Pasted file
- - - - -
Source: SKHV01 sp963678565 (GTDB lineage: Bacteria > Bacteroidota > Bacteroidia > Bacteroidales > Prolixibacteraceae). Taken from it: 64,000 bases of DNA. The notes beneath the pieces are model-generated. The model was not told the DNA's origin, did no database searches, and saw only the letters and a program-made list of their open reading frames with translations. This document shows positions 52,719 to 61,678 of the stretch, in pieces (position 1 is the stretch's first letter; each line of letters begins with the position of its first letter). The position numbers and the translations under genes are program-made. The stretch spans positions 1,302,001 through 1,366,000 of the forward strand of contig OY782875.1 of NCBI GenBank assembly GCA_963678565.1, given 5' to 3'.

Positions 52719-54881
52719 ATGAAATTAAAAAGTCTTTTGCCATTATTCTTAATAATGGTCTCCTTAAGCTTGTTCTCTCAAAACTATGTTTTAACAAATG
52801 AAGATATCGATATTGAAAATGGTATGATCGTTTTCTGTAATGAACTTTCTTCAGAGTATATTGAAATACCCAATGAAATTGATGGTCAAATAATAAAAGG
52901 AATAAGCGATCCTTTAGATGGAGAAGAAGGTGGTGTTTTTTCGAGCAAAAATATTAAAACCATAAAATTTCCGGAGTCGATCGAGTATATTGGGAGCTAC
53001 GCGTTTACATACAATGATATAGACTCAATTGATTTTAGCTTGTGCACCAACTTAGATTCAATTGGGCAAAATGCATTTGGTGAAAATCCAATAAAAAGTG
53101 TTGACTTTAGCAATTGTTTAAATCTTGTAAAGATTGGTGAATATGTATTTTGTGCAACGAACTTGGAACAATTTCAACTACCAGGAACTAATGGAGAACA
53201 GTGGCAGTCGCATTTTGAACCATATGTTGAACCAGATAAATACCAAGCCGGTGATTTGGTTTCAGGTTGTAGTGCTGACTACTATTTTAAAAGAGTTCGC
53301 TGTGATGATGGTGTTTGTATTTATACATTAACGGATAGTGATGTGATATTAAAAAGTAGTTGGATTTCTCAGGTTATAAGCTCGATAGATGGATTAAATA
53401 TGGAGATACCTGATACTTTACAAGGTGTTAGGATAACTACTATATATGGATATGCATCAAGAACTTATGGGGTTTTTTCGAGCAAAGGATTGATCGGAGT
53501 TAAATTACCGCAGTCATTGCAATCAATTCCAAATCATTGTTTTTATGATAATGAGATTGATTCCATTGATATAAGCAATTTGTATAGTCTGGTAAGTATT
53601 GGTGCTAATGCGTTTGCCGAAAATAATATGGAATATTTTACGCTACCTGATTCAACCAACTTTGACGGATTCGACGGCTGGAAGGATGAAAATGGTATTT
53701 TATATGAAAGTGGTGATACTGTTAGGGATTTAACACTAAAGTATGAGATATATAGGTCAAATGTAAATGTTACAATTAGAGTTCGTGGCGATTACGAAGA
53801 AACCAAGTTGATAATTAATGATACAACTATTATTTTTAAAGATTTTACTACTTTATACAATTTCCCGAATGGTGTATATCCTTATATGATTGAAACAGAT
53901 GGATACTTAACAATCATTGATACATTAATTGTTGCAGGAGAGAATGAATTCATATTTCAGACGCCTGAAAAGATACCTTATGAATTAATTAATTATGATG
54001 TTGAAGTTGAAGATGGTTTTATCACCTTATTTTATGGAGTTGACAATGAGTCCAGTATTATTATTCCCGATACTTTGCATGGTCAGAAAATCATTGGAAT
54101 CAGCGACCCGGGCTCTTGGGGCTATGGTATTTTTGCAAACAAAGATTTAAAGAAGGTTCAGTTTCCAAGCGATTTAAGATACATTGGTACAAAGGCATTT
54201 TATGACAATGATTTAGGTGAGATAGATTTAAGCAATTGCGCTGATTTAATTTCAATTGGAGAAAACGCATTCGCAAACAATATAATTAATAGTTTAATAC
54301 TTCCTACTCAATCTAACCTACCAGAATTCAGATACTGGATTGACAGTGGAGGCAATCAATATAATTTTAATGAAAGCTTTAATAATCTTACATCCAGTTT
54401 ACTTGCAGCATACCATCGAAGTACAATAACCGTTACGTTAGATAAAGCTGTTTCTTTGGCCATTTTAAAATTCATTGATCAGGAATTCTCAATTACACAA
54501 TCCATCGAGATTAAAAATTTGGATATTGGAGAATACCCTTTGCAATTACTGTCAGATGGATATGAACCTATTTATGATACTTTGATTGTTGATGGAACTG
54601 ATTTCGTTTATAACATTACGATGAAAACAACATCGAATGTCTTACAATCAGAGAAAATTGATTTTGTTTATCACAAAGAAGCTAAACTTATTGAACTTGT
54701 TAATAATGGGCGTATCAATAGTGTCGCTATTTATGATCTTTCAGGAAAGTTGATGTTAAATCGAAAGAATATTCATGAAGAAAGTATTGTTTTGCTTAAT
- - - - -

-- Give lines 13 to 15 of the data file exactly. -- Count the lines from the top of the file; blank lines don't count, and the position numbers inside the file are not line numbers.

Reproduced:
53701 TATATGAAAGTGGTGATACTGTTAGGGATTTAACACTAAAGTATGAGATATATAGGTCAAATGTAAATGTTACAATTAGAGTTCGTGGCGATTACGAAGA
53801 AACCAAGTTGATAATTAATGATACAACTATTATTTTTAAAGATTTTACTACTTTATACAATTTCCCGAATGGTGTATATCCTTATATGATTGAAACAGAT
53901 GGATACTTAACAATCATTGATACATTAATTGTTGCAGGAGAGAATGAATTCATATTTCAGACGCCTGAAAAGATACCTTATGAATTAATTAATTATGATG